A Brief Interlude

The Five Stages of a Night by Myself:
1. Bewilderment
2. Flood of Nostalgia
3. Depressed Need to Overhaul Entire Life
4. Exhaustion
5. Renewed Energy and World Domination

Spouse and I have been sitting on a gift certificate for a one-night stay at a fancy local hotel; waiting until the youngest sleeps through the night so we can have someone care for both boys while we enjoy a night away. We’ve waited for two years.

And now that he’s Two, he’s only waking twice a night. So we’re getting closer. But twice is night is too much for us to feel right foisting him on leaving him with someone else.

So I took the precious promise of a night away for myself, and walked the two miles away from our house to luxurious solitude.

Oooooh was it nice.

The walk lead me through my alma mater and my old neighborhood. I walked past the hotel to finish the old route home, oscillating between the familiarity and distance of a life I haven’t felt in eighteen years. I saw new and old, jarring and comforting. And I was overwhelmed with nostalgia and a sense of loss. I’m never going to be an incredibly-hard-working undergrad with my whole life ahead of me ever again. That’s gone forever.

So for a short while I was depressed. Then I decided to make some changes to find more joy and forward motion in the life I have now. That cheered me up a bit. Lost opportunities became a Need to Conquer the World. I hurried to my room to write out a plan.

I checked in just in time for the wine hour.

The wine made writing plans for world domination an unreasonable task, so I watched terrible movies on cable. We don’t have paid t.v. at home. I like it very muchly, the badness of bad television.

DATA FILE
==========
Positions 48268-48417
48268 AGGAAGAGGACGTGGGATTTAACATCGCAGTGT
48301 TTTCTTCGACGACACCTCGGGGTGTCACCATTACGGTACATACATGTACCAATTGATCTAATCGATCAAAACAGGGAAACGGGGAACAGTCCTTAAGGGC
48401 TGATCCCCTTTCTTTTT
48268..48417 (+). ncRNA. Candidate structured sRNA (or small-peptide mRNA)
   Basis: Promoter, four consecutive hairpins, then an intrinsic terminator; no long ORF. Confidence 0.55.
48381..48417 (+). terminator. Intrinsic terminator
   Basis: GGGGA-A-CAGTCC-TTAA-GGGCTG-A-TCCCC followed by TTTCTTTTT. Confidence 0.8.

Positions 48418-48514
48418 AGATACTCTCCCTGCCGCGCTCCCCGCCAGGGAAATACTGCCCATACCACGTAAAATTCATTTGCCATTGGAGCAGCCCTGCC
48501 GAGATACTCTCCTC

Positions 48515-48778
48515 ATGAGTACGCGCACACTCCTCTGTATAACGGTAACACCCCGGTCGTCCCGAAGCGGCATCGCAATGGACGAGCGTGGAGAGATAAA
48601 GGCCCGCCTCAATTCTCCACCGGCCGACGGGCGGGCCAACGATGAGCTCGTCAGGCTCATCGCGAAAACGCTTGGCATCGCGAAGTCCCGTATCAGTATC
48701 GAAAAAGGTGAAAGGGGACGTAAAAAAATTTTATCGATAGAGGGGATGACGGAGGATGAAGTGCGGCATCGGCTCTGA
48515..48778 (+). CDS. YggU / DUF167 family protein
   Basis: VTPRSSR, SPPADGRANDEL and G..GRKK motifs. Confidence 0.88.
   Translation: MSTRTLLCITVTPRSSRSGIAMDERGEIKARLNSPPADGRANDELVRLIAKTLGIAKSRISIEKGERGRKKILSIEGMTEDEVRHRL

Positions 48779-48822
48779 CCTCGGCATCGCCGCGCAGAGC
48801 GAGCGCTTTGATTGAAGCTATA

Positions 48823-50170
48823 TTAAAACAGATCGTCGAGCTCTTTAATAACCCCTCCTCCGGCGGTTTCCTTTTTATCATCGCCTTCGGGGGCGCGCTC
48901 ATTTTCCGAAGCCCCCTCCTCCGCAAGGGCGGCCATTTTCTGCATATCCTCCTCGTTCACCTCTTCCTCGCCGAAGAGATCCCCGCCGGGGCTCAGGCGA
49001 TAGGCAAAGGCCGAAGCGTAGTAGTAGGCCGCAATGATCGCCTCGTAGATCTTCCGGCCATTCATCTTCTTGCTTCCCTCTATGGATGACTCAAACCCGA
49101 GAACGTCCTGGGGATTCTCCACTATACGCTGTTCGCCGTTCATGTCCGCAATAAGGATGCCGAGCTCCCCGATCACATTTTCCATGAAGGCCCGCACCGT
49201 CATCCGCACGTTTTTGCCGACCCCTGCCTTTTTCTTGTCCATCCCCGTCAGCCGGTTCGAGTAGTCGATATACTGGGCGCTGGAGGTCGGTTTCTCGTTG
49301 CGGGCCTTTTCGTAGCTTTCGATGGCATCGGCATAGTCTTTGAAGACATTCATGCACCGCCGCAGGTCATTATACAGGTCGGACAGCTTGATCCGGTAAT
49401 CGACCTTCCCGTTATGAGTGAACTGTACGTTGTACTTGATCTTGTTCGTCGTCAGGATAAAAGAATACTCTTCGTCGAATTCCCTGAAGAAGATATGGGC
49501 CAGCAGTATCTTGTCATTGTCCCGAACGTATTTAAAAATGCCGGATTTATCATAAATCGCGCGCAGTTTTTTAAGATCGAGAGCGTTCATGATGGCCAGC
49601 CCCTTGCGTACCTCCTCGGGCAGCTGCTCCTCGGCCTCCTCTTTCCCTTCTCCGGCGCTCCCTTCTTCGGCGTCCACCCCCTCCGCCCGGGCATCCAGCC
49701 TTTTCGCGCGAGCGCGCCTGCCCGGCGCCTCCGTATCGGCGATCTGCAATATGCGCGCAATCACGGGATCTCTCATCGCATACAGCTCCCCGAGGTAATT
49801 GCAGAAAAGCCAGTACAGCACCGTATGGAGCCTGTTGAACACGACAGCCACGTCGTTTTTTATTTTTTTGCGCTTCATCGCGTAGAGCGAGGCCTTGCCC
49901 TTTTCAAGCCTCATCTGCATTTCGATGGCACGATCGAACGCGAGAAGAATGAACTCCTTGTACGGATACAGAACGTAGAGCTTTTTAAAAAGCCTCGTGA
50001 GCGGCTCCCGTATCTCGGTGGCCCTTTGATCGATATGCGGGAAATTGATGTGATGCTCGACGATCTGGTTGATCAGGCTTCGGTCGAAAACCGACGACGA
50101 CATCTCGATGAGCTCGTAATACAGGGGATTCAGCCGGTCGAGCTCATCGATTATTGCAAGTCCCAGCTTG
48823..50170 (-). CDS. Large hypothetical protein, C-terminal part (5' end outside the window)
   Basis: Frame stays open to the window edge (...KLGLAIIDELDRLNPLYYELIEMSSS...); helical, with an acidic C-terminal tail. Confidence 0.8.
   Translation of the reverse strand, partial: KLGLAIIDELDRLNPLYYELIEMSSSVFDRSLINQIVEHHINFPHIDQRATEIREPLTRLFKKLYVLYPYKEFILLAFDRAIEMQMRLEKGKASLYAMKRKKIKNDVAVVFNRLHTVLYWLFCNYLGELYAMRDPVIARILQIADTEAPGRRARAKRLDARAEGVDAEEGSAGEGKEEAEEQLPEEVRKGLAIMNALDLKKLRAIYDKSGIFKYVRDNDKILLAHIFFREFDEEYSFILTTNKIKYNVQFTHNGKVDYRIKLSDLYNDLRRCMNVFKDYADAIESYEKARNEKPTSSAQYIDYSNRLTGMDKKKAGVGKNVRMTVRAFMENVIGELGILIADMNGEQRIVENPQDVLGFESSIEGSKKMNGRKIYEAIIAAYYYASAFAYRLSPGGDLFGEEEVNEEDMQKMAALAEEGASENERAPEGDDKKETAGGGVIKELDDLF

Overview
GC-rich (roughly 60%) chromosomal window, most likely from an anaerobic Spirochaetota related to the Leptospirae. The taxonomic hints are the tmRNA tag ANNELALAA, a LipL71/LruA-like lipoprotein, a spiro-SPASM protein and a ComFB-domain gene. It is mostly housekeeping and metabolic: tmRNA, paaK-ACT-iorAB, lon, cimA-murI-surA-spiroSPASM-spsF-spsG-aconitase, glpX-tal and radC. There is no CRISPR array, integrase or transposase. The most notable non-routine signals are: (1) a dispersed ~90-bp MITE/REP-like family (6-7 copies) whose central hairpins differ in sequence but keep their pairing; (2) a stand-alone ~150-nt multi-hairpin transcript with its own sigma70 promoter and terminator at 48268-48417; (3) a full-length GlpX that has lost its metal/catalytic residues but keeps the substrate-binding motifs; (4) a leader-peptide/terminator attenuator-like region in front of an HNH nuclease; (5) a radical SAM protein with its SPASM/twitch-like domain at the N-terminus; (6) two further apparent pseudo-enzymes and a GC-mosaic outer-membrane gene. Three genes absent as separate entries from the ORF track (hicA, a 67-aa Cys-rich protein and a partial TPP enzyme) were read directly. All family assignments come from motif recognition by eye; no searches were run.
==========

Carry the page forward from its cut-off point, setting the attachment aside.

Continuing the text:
A few hours after the time I *swore* I’d sleep, I turned off the bad movies and the light.

The guilt of a silent room grabbed me by the ankles and threw me around. A lot.

“How could you leave them?” guilt smashed me against a wall.
“What could possibly make you think you wanted this?” guilt threw me back on the bed.
“What a terrible mother,” guilt shoved me onto the floor.
“What a terrible wife,” guilt folded me into a small package and shoved me in the nightstand drawer.
“What a horrible person,” guilt pulled me back out and threw me out the window.

About an hour of this nonsense and I finally fell asleep.

And woke six hours later, at the same time the boys are normally leaping from stillness to unabashed firecracker-ism.

I fought the urge to go for a run and forced myself to stay in bed. There’s a whole lifetime of “run before they wake up” starting again tomorrow. This morning was my one morning without “before they wake up.” So I dozed for a while and fought the urge to get up and dozed and woke and forced myself back down again. I got up at the unbearably late hour of 8:00 a.m.

I hiked, I ran, I gazed out over the bay.

view from the knee-unfriendly stretch of Stonewall-Claremont

I showered. I snacked. And I completed two lists of simple ways to improve my life, a list of goals for this year, and a list of manageable tasks to complete before school starts in September.

By checkout time, I wanted another day alone. But I was lucky enough to get to go home to three adorable humans, take them organic-strawberry picking with lovely friends, and come home overtired, filthy, and full of vitamins C and D.

An awfully good weekend prelude to a solemn day of remembrance and honor, I think.

Hope you and yours are safe and sound, that our soldiers are soon home safe and sound, and that we appreciate deeply the sacrifice of those who did not come home safe or sound.

Happy Memorial Day.

Tough call

For future reference, if you’re out of town and get a request to send a partial submission to the agent you really, really, really hoped would read your debut novel, it will cost you $30 to print it at Office Depot and $176 to print it at FedExKinkosFedOfficeFedWhatever.

Tough call. But  I think since David Foster Wallace’s agent actually wants to peruse my novel, I’ll go with the $176. Because there *must* be a reason paper and ink cost six times at FedEx, right?  Like, they’ll use their special lasers to make my writing even better, right? Or print in in black and white gold, right?

By the way, did I just seem all casual about the fact that the agency that found DFW in the slush pile is at least potentially interested in my novel? Sorry. Didn’t mean to make it seem off-handed. There isn’t an emoticon for “wetting my pants right now in fear, as I sob in relief,” is there?